Security Integration Experts
Security Systems in NJ, NY & PA
(800) 750-5219
Call for a Free Security Estimate

The Door Lock Of The Future (Today): Using Digital Biometrics For Access Control

Access control to residential and commercial buildings is a major concern of developers and owners. Key based systems are subject to lost or damaged keys, poor key control, and physical deterioration. Numeric keypad or electronic locks triggered by proximity devices are more secure but still do not provide specific individual identification. Unauthorized, or intentionally malicious, disclosure of PIN numbers, cloning of electronic keys, or other vulnerabilities reduce the security benefit.

Enter the world of digital biometrics. Digital biometric combines the reliability of programmable access with specific individual characteristics that are not subject to copying or duplication. In other words, the ‘key’ to access the system is particular to an individual and not subject to normal copying or duplication.

Once such technology is Iris biometrics. The human iris is unique to each individual much like fingerprints. By using a digitally generated scan of the iris, a biometric based lock can insure access to individuals whose iris scan is contained within the authorized person database.

Are there vulnerabilities to an Iris based digital biometrics system for access controls? The short answer is no. While a number of security experts have proposed techniques for ‘spoofing’ or fooling an iris scanning biometric system, no one has been able to do so.

Some of the proposals involve a digital image of the iris adapted to a contact lens or other such similar method. Today’s iris scanners include protections to detect such attempts such as using a combination of iris scans and eye-movement. Thus, the security of these systems is extremely strong.

By contrast, fingerprint based biometrics have been easily fooled by synthetic skin duplication of fingerprints. The vulnerabilities of key based and other systems have already well documented.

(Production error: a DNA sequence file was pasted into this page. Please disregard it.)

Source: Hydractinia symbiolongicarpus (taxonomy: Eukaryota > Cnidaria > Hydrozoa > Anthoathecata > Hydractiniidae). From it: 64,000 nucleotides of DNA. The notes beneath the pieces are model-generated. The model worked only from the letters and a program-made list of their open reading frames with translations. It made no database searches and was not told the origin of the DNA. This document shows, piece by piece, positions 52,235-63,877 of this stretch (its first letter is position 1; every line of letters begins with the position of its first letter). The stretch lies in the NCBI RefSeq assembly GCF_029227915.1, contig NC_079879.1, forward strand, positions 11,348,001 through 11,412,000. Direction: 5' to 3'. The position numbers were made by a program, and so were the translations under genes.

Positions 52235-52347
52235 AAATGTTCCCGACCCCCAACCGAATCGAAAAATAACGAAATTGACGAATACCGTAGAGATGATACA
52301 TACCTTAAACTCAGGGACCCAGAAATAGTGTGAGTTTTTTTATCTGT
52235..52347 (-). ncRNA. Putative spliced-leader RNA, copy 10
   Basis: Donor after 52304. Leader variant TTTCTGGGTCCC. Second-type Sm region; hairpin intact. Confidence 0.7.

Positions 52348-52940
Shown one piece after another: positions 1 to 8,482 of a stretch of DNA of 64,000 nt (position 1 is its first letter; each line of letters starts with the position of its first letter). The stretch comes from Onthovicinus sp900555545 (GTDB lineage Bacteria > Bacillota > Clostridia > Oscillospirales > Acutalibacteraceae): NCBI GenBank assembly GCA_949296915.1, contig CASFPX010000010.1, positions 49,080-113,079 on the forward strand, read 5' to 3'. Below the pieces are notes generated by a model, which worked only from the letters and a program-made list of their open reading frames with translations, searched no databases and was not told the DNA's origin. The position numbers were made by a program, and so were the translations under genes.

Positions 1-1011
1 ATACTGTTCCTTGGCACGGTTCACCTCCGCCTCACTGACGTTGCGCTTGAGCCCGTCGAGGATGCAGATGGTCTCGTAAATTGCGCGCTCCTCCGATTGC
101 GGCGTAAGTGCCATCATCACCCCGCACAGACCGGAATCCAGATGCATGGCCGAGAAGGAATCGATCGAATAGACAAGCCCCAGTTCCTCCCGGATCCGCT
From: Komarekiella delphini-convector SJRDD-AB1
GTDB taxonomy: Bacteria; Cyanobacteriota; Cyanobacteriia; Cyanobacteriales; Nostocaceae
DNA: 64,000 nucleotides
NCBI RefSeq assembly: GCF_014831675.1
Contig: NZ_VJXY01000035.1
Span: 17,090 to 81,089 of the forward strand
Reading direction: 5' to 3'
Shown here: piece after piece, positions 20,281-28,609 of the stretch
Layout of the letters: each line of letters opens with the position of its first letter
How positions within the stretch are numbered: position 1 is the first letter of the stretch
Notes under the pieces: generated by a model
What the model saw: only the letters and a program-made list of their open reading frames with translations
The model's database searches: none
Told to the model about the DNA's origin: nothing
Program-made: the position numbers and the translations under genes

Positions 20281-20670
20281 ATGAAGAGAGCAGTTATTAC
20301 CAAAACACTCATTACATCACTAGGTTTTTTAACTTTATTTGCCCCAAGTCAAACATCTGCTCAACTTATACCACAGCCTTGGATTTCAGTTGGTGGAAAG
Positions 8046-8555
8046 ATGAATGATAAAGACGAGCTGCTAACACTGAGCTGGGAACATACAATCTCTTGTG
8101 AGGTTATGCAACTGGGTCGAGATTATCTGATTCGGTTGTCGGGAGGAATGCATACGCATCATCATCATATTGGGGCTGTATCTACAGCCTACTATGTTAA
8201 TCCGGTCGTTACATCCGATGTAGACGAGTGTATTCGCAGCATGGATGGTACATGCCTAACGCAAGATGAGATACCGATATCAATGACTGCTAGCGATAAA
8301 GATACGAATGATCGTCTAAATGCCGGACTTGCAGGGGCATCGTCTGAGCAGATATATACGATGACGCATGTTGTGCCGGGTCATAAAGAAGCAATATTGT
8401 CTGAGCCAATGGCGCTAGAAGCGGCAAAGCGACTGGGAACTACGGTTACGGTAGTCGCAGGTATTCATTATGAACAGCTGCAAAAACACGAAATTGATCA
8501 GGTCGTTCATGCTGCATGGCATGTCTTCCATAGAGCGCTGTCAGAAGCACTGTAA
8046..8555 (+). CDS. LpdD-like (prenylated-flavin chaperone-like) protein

Based on the vastly superior security of iris based digital biometrics, selecting such a system makes sense for all types of residential and business environments requiring secure and managed access.

Management of such systems for door locks and access control is a major consideration. The ease of inserting and managing authorized users is inherent within biometric control systems. Beginning with a simple digital scan of the Iris, personally identifying information entered, then selecting the level and location of access, the system cannot be simpler to implement. Terminating access is even simpler and reporting access times and locations fast and easy.

The benefits of secure door lock access control via digital biometrics are significant. Eliminating physical key control and non-specific individual identification systems vastly enhances security. Reduced management requirements also provides better use of resources.

Reduction in management overhead translates into more cost effective security solutions all while enhancing overall security of any location.

Adopting digital biometrics, such as Iris scans, to door locks for access control makes sense when one measures the effectiveness and security of these systems.